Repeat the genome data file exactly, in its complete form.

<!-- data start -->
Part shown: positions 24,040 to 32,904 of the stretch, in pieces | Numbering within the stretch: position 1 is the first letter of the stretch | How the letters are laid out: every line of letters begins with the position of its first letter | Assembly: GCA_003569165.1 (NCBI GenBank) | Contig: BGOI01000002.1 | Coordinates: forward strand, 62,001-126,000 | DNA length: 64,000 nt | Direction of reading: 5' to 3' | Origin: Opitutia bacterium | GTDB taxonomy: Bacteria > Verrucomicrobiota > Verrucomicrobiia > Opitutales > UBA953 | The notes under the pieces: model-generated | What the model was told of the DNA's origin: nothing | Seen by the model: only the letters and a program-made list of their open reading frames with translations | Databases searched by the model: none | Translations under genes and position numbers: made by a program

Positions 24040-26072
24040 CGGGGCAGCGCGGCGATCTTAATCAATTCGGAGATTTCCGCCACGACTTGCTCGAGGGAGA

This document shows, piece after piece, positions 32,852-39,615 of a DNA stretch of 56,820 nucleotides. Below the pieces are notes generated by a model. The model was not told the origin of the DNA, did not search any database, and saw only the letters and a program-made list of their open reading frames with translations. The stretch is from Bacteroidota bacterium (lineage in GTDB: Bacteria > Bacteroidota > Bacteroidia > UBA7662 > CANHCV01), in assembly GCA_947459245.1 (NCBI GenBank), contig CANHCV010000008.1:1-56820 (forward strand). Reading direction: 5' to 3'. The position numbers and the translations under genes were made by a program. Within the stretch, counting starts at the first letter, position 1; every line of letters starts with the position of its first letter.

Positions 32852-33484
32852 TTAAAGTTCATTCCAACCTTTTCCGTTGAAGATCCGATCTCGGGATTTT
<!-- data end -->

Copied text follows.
Part shown: positions 24,040 to 32,904 of the stretch, in pieces | Numbering within the stretch: position 1 is the first letter of the stretch | How the letters are laid out: every line of letters begins with the position of its first letter | Assembly: GCA_003569165.1 (NCBI GenBank) | Contig: BGOI01000002.1 | Coordinates: forward strand, 62,001-126,000 | DNA length: 64,000 nt | Direction of reading: 5' to 3' | Origin: Opitutia bacterium | GTDB taxonomy: Bacteria > Verrucomicrobiota > Verrucomicrobiia > Opitutales > UBA953 | The notes under the pieces: model-generated | What the model was told of the DNA's origin: nothing | Seen by the model: only the letters and a program-made list of their open reading frames with translations | Databases searched by the model: none | Translations under genes and position numbers: made by a program

Positions 24040-26072
24040 CGGGGCAGCGCGGCGATCTTAATCAATTCGGAGATTTCCGCCACGACTTGCTCGAGGGAGA

This document shows, piece after piece, positions 32,852-39,615 of a DNA stretch of 56,820 nucleotides. Below the pieces are notes generated by a model. The model was not told the origin of the DNA, did not search any database, and saw only the letters and a program-made list of their open reading frames with translations. The stretch is from Bacteroidota bacterium (lineage in GTDB: Bacteria > Bacteroidota > Bacteroidia > UBA7662 > CANHCV01), in assembly GCA_947459245.1 (NCBI GenBank), contig CANHCV010000008.1:1-56820 (forward strand). Reading direction: 5' to 3'. The position numbers and the translations under genes were made by a program. Within the stretch, counting starts at the first letter, position 1; every line of letters starts with the position of its first letter.

Positions 32852-33484
32852 TTAAAGTTCATTCCAACCTTTTCCGTTGAAGATCCGATCTCGGGATTTT